Analyzing Classroom Use of an Online Adventure Learning Curriculum
Aaron Doering, Eric Riedel, Cassandra Scharber, David Ernst, University of Minnesota, United States
Society for Information Technology & Teacher Education International Conference, in Phoenix, AZ, USA ISBN 978-1-880094-55-6 Publisher: Association for the Advancement of Computing in Education (AACE), Chesapeake, VA
This paper analyzes the classroom use of an adventure learning site in K-12 classrooms. Surveys of 228 respondents who used the online curriculum in 300 separate courses, 21 interviews, and three classroom observations were analyzed. Who integrated the online curriculum and learning environment, how it was integrated, and the features of the online classroom that were integrated most frequently and why are reported. Results illustrate the adventure learning project appeared to have a special appeal and applicability to elementary and exceptional classrooms. The majority of classes either used it as an enrichment opportunity for students (47.3% of classes) or a supplement to current course material (37.0% of classes) and the majority of the classes (56.7%) used it at least once or twice per week. Media and text about the polarhuskies and weekly updates were utilized most frequently with at least 48.5% of the classes reporting doing each four or more times per week.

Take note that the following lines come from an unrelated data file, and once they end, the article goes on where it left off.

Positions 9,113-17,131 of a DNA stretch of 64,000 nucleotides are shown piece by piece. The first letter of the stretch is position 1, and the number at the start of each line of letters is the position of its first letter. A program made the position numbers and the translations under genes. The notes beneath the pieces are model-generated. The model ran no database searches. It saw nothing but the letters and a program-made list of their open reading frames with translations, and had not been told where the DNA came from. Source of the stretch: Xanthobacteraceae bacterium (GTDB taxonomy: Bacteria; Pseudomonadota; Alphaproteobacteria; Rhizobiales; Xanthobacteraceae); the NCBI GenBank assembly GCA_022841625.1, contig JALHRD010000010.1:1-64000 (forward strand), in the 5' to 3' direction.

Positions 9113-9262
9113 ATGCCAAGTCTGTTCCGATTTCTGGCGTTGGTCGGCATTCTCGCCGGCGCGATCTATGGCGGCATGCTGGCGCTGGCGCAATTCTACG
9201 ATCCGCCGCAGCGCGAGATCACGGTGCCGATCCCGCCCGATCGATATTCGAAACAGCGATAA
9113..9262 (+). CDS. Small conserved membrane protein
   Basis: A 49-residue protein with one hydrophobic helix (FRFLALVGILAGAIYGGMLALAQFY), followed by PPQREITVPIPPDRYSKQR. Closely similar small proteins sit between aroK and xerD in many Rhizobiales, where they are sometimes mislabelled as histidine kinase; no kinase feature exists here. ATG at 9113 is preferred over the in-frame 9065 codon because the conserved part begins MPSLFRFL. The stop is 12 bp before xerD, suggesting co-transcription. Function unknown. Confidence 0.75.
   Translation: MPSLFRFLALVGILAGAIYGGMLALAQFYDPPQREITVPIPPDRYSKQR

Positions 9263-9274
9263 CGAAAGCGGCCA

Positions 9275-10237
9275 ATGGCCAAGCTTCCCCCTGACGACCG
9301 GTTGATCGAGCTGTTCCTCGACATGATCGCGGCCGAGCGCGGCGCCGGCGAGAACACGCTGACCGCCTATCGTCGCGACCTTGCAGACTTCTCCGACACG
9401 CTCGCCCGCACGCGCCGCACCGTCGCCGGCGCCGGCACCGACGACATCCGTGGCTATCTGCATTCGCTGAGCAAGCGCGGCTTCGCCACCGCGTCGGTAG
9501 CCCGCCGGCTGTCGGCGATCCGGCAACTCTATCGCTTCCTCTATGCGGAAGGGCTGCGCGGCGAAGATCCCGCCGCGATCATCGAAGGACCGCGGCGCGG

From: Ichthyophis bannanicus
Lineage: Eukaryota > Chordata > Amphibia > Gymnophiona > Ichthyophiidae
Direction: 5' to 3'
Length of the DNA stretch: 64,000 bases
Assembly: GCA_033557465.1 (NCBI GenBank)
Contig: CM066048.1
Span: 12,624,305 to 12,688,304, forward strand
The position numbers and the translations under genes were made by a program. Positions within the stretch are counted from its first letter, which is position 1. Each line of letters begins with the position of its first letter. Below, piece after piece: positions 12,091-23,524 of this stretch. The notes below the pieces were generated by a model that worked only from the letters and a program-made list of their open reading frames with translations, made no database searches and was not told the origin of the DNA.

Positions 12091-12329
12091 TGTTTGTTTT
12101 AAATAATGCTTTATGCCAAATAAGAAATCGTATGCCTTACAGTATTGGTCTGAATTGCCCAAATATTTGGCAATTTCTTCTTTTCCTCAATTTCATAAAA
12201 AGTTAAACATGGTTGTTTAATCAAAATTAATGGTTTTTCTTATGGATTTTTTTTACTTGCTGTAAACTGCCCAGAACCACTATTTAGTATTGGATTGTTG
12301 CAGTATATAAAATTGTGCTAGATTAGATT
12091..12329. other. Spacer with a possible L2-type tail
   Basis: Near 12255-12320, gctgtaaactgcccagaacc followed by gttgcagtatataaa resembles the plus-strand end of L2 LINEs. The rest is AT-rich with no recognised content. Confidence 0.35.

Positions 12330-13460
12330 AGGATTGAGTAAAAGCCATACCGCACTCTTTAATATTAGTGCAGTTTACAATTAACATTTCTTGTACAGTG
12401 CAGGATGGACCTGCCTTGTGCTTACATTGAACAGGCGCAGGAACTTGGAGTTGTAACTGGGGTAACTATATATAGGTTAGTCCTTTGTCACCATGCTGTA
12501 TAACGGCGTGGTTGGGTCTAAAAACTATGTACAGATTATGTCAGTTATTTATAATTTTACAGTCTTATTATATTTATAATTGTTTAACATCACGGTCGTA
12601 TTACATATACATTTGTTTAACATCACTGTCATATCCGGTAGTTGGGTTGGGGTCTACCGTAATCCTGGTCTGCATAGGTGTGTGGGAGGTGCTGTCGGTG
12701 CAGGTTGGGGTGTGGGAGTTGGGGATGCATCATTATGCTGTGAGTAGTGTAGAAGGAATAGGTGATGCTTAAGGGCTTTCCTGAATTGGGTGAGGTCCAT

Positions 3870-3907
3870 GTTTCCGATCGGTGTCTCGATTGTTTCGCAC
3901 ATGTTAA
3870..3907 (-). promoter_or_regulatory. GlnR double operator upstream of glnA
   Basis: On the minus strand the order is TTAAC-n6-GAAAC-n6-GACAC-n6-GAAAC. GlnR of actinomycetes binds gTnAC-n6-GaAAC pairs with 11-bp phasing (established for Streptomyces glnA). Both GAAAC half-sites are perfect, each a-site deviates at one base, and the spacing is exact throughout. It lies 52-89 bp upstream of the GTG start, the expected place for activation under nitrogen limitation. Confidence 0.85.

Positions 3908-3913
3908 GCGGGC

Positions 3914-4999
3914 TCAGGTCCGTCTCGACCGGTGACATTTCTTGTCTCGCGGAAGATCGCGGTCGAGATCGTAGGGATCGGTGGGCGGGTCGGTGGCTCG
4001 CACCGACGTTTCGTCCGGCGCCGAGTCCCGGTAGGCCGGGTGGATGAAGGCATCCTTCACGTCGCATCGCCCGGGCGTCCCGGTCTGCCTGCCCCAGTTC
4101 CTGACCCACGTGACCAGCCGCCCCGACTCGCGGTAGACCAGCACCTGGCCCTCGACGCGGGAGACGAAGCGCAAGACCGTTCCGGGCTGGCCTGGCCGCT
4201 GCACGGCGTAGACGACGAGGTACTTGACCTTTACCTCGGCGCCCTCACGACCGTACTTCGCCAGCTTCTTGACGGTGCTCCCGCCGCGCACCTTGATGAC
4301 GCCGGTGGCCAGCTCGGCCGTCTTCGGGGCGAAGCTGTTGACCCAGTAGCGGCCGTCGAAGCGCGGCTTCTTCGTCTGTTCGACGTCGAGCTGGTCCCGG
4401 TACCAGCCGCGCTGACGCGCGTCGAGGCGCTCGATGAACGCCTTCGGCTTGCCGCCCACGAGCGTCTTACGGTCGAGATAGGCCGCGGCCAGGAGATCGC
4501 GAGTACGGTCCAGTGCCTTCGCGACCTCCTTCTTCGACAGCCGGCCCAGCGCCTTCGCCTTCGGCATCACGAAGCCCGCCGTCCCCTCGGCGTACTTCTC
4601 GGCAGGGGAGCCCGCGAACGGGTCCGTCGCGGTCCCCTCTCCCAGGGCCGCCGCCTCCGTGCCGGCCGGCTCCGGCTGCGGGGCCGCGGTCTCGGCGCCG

Doering, A., Riedel, E., Scharber, C. & Ernst, D. (2005). Analyzing Classroom Use of an Online Adventure Learning Curriculum. In C. Crawford, R. Carlsen, I. Gibson, K. McFerrin, J. Price, R. Weber & D. Willis (Eds.), Proceedings of SITE 2005--Society for Information Technology & Teacher Education International Conference (pp. 364-368). Phoenix, AZ, USA: Association for the Advancement of Computing in Education (AACE).